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arcade fire

“What interesting and unusual music are you listening to these days?” my Uncle asked me during Sunday dinner of bar-b-que and beans.

Good question.

I may be falling into that mid-30s rut where your musical tastes are locked into the bands you loved in college and shortly thereafter (or just straight through college, depending on how long it took you) Following in that thread, The Arcade Fire just released a new album entitled, appropriately for our current situation The Suburbs.

I don’t own it yet, I’m having a quick internal debate about whether I should buy the MP3s on Amazon for $3.99 or if I should order the Vinyl + Digital Download direct from Merge Records.

Anyway, say what you will about Pitchfork, they just nailed me into a corner with this observation in their review of The Suburbs:

This is another 2010 example of a Boss-indebted band (see also: the National and Titus Andronicus) making epic outpourings of modern disillusionment and disappointment for people who can commiserate and return to fretting about their jobs and bank accounts once the house lights go up. But just because the concerns of The Suburbs are at times mundane, that makes them no less real. And that Arcade Fire can make such powerful art out of recognizing these moments makes our own existences feel worthy of documentation. By dropping Neon Bible’s accusatory standpoint, The Suburbs delivers a life-affirming message similar to Funeral’s: We’re all in this together.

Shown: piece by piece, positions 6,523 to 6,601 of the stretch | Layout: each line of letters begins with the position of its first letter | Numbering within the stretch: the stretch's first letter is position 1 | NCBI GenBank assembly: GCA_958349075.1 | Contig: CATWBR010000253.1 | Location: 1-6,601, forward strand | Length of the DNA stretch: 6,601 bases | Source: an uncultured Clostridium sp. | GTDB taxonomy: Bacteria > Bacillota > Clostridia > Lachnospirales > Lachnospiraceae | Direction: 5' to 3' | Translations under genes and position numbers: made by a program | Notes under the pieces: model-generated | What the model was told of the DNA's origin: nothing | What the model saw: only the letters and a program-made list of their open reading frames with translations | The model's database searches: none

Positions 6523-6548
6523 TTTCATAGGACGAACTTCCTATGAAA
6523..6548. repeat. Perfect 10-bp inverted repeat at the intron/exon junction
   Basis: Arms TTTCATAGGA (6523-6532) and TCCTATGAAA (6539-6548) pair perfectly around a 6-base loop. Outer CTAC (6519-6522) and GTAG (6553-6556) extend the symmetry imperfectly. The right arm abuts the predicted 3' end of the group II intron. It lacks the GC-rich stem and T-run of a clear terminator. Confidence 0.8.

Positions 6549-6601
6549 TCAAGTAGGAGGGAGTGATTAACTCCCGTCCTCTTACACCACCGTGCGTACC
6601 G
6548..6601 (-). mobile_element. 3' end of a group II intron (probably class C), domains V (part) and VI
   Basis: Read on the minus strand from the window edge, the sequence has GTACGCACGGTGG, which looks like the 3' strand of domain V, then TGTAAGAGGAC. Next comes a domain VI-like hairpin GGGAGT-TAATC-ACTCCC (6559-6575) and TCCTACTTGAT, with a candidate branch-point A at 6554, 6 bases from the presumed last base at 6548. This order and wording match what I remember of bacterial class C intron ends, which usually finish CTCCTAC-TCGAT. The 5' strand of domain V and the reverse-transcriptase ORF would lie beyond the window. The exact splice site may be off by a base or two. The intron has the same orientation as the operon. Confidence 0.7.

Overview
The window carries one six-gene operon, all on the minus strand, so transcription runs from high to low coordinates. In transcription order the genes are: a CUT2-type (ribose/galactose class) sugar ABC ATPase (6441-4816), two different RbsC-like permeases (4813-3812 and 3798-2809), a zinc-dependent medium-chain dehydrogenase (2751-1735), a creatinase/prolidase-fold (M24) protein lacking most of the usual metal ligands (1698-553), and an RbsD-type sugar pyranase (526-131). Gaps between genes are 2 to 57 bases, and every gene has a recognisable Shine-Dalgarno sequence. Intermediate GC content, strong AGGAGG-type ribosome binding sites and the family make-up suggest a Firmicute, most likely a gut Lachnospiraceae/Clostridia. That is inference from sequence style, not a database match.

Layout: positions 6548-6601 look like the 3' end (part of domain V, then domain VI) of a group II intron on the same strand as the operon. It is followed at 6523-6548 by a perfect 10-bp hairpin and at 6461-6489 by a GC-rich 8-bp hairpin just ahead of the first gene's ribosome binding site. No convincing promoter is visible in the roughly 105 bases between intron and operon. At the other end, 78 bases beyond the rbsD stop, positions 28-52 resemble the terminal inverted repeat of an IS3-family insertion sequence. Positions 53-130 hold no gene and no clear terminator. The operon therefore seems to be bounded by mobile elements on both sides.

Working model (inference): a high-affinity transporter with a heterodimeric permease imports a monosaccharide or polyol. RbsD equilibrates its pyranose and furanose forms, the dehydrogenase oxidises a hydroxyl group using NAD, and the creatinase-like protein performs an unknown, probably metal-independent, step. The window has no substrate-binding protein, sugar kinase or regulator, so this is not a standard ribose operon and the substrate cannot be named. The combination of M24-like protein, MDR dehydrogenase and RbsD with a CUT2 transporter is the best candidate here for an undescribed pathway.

I love the National! And who is this Titus Andronicus?

Guilty as charged.

Update: I’ve purchased the MP3s. Instant gratification. Merge’s store appears to be down at the moment and I didn’t want to wait to find out how much the vinyl is.

Categories: Music.

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